Healing the physical and emotional wounds of sexual violenceApr 24, 2017
After more than a decade of conflict in which rape has been used as a weapon, sexual violence is sadly a fact of life for both women and men in the eastern Democratic Republic of the Congo. Congolese men and women are working courageously to eradicate this scourge. Here are some of their stories
“Reversing the trend calls for a great effort to raise awareness. We organize workshops, seminars, and radio programmes to keep citizens informed. And what is our biggest challenge? Educating families and the general public because many people ignore the law.” — Yava Muteb.
Eugénie is a facilitator for a victims’ support association in Komanda, a three-hour drive from Bunia. She coordinates the creation and support of income-generating associations for the victims.
As a community leader, she also serves as a counsellor for victims of rape and accompanies them to the hospital: “They trust me, and even come to see me in my home when they are not feeling well. I try to help them at all levels, be it psychological, economic or legal.”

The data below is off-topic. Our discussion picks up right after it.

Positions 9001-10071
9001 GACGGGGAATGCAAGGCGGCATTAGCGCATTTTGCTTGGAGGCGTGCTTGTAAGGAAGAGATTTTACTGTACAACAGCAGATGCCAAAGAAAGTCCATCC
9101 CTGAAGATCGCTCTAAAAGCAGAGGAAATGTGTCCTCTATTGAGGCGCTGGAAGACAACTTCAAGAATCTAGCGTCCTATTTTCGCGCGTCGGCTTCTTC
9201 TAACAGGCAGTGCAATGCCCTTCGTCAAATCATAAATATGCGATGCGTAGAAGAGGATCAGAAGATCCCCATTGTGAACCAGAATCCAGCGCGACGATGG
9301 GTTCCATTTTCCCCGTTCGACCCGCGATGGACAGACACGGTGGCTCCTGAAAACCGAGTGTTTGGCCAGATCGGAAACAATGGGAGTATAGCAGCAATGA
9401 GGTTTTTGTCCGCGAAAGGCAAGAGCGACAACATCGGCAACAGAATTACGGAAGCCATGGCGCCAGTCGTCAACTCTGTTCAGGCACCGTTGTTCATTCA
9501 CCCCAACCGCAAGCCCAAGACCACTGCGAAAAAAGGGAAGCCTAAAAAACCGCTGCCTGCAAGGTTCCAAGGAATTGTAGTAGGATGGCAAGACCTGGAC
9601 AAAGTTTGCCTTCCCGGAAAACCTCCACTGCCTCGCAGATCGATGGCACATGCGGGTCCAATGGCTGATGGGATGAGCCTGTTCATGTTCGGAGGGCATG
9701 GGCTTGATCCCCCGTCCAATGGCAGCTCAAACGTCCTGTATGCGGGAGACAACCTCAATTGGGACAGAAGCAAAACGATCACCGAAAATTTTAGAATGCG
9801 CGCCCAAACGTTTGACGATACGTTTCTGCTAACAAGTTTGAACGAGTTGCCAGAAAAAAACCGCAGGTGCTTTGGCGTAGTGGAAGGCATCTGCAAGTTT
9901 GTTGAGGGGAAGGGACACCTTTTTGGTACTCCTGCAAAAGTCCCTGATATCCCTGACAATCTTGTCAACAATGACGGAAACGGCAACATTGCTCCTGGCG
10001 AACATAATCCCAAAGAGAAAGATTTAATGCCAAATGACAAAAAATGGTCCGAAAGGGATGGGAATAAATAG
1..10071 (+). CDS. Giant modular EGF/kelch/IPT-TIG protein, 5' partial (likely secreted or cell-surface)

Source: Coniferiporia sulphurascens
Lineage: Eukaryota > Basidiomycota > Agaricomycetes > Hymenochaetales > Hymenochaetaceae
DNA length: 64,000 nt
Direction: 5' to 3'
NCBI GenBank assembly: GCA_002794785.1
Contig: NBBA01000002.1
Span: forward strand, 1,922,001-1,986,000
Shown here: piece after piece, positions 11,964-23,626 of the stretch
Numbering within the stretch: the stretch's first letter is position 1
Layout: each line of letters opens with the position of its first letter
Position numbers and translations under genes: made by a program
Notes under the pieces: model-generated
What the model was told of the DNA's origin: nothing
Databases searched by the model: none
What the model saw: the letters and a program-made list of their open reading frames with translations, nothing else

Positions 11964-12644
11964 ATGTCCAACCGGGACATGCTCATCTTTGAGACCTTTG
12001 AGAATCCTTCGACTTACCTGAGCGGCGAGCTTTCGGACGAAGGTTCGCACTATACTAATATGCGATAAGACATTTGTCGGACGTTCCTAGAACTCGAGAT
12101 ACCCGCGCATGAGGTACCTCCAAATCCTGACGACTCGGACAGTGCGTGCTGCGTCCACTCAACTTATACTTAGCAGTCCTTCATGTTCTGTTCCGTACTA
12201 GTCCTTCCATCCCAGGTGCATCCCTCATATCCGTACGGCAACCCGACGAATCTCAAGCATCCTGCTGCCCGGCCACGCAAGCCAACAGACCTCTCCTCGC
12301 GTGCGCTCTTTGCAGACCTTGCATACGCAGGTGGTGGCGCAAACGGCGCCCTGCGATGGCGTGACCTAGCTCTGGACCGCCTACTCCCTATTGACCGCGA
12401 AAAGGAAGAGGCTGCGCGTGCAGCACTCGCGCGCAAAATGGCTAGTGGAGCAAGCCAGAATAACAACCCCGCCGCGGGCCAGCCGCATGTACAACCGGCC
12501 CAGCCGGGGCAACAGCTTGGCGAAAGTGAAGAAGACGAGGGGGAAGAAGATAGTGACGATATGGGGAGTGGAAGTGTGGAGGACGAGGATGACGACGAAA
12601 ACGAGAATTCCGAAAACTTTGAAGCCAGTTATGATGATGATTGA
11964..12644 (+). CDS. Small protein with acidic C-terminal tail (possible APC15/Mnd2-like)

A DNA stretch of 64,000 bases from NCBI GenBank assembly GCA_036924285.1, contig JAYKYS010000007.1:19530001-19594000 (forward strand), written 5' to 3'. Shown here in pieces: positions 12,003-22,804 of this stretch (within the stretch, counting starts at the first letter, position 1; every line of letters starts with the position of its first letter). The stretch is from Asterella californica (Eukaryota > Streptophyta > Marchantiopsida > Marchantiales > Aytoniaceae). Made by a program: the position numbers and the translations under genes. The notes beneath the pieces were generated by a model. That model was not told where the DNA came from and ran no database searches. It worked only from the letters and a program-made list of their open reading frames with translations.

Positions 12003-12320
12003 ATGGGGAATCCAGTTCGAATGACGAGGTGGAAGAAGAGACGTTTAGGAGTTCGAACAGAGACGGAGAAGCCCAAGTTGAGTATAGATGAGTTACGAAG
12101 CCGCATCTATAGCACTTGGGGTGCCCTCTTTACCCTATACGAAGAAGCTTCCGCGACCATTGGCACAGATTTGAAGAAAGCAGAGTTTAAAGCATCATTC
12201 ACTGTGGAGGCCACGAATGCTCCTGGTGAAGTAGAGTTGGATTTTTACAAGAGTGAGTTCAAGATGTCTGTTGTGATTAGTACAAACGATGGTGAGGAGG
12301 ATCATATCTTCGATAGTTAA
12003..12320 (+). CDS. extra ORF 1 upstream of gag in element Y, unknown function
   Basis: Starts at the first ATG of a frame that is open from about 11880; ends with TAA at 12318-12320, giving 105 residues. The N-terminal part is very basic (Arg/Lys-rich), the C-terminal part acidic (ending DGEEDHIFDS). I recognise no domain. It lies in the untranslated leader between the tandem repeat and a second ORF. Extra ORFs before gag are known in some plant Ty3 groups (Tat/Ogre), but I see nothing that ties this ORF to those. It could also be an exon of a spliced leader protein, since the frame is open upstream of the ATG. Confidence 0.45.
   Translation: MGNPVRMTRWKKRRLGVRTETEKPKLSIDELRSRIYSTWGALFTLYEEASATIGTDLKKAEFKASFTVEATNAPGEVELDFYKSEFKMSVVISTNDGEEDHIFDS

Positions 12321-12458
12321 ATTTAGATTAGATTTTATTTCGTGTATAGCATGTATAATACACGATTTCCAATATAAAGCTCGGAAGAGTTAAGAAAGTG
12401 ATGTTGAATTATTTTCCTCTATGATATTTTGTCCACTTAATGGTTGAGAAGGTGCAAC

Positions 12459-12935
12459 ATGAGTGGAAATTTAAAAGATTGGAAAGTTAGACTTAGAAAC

“In our project of income-generating associations, women have been able to achieve great goals. A positive change in people’s lives can always be made, even after they have experienced the worst kind of abuse. Out of 44 project participants, 35 are still pursuing their business enterprises successfully. A change has even taken place in their households: acceptance by husbands and the larger community of women who have been raped.”
The testimonies above are those of grass-roots participants in the “Tupinge Ubakaji” programme funded by Canada in the amount of US$18 million. The programme is implemented jointly by UNDP, UNFPA, UNESCO and UNJHRO. In 2016, out of a total of 5,795 victims provided with medical or psycho-social care, 1,755 cases were brought to court, out of which 783 judgements were handed down (79.6 percent convictions and 20.4 percent acquittals).
In terms of reintegration, 1,729 adult beneficiaries (1,560 women and 169 men) and 665 minors (635 girls and 30 boys) have restarted socio-economic and educational activities.
In addition, 5,797 survivors of sexual and gender-based violence, 5,695 women and 102 men, have had access to medical and psycho-social care.
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